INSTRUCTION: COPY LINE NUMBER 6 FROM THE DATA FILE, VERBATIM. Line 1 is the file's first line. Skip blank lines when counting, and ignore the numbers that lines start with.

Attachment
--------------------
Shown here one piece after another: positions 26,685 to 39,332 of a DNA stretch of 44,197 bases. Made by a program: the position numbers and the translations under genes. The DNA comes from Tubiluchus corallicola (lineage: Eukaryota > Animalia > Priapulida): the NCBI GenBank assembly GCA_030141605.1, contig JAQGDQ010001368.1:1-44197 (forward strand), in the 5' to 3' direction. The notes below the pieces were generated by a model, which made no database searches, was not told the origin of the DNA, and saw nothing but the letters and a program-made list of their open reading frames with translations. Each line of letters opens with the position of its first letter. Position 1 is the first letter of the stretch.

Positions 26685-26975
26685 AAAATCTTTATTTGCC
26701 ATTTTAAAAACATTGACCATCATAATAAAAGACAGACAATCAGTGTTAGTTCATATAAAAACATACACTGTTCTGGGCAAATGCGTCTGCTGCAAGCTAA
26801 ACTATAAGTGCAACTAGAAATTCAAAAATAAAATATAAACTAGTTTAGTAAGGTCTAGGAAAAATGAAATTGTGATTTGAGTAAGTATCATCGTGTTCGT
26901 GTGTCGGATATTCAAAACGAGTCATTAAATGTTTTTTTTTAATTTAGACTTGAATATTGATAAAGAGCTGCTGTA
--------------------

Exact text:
26901 GTGTCGGATATTCAAAACGAGTCATTAAATGTTTTTTTTTAATTTAGACTTGAATATTGATAAAGAGCTGCTGTA